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Order Ceramiales

Family Rhodomelaceae

Aiolocolax pulchellus M.A.Pocock 1956: 22-31, figs. 3, 4, pls. 2-4

Plants minute, parasitic, comprising a vegetative filamentous part within thallus of host (Polysiphonia scopulorum) and colourless reproductive portions protruding beyond the surface of the host. Vegetative filaments monosiphonous, creeping between central and pericentral cells of host. Reproductive structures ovate, up to 200 µm tall, borne on single stalk cell, perpendicular to creeping filaments, comprising central axis and more than one periaxial cell per segment. In sporangial plants the periaxial cells bearing a globose polysporangium adaxially, with single cover cell on periphery; polysporangia up to 50 µm in diameter, dividing into ca 64 spores. In male reproductive bodies entire surface becoming spermatogenous tissue. Carposporophytes immersed in female fruiting bodies.

Collections, ecology and regional distribution

A parasite of Polysiphonia scopulorum, recorded from Blaauwberg on the west coast to Cape Vidal in northen KwaZulu-Natal (15-56).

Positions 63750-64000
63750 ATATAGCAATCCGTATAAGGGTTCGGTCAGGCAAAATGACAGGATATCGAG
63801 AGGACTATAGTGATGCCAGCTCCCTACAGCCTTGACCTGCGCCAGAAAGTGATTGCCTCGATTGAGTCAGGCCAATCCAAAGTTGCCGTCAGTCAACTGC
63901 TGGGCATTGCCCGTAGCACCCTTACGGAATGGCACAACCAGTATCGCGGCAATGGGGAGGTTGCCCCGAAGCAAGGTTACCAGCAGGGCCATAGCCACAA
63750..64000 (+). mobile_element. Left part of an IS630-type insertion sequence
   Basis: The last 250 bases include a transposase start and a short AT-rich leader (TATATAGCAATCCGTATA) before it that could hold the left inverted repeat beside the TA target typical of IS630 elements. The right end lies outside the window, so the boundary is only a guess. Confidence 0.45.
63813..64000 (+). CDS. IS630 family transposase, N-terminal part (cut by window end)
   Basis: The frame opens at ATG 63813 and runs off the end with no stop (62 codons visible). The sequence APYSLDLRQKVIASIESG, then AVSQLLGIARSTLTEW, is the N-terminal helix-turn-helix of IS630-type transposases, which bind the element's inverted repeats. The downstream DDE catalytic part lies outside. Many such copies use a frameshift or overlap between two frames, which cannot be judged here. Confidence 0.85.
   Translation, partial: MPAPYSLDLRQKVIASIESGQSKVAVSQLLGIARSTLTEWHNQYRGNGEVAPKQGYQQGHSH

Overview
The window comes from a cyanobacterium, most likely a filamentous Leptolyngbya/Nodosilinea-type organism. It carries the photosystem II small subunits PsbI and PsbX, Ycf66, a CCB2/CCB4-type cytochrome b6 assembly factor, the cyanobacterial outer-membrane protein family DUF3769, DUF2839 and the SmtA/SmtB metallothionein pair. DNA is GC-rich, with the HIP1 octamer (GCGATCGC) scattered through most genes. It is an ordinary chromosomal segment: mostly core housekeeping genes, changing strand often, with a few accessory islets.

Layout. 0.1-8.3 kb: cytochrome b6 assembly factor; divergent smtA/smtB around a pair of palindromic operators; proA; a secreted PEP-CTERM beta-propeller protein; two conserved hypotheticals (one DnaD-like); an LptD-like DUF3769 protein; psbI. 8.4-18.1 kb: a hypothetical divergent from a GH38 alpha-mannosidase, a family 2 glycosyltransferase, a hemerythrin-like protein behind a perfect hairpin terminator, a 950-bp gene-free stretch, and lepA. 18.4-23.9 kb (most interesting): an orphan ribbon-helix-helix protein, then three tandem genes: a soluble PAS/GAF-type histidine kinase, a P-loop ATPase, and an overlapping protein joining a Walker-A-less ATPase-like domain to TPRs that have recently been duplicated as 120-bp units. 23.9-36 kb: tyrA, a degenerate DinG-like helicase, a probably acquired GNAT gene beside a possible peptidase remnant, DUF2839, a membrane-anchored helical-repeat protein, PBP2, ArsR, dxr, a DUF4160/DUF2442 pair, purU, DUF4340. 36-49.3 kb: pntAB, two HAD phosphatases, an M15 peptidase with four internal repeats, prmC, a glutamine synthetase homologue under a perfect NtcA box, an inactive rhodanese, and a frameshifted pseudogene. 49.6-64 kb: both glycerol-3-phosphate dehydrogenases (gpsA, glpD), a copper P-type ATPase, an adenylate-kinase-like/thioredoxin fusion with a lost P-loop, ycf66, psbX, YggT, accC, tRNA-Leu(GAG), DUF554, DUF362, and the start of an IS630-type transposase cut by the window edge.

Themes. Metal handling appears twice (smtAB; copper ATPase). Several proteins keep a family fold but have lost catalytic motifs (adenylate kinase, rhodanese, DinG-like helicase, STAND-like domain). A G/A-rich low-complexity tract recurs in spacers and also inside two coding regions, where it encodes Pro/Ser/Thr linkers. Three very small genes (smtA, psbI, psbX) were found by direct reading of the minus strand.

World distribution: also found in Portugal, Spain, the Canary Islands and Namibia (Guiry & Guiry November 2010).

Type locality: Muizenberg, False Bay, Cape Province, South Africa (Silva et al. 1996).


Ailocolax pulchellus, early stage of polysporangium development: apical cell of fertile axis emerging from P. scopulorum axis.

Ailocolax pulchellus, developing polysporangium (stained slide).

Ailocolax pulchellus, later stage of developing polysporangium (stained slide).

Ailocolax pulchellus, maturing polysporangium (stained slide).

Ailocolax pulchellus, mature antheridia (stained slide).

Ailocolax pulchellus. 1. Microscopic habit of fertile male plant. 2. Emergent part of sporophyte, with polysporangia. Reproduced from Stegenga et al. (1997).


References Aiolocolax

Guiry, M.D. & Guiry, G.M. 2010. AlgaeBase. World-wide electronic publication, National University of Ireland, Galway.; searched November 2010.

Pocock, M.A. 1956. South African parasitic Florideae and their hosts. 3. Four minute parasitic Florideae. Proceedings of the Linnean Society of London 167: 11-41, 6 figs, 6 plates.

Silva, P.C., Basson, P.W. & Moe, R.L. 1996. Catalogue of the benthic marine algae of the Indian Ocean. University of California Publications in Botany 79: 1-1259.

Stegenga, H., Bolton, J.J. & R. J. Anderson. 1997. Seaweeds of the South African west coast. Contributions from the Bolus Herbarium 18: 655 pp.


Cite this record as:

Anderson RJ, Stegenga H, Bolton JJ. 2016. Seaweeds of the South African South Coast.
World Wide Web electronic publication, University of Cape Town,; Accessed on 19 April 2024.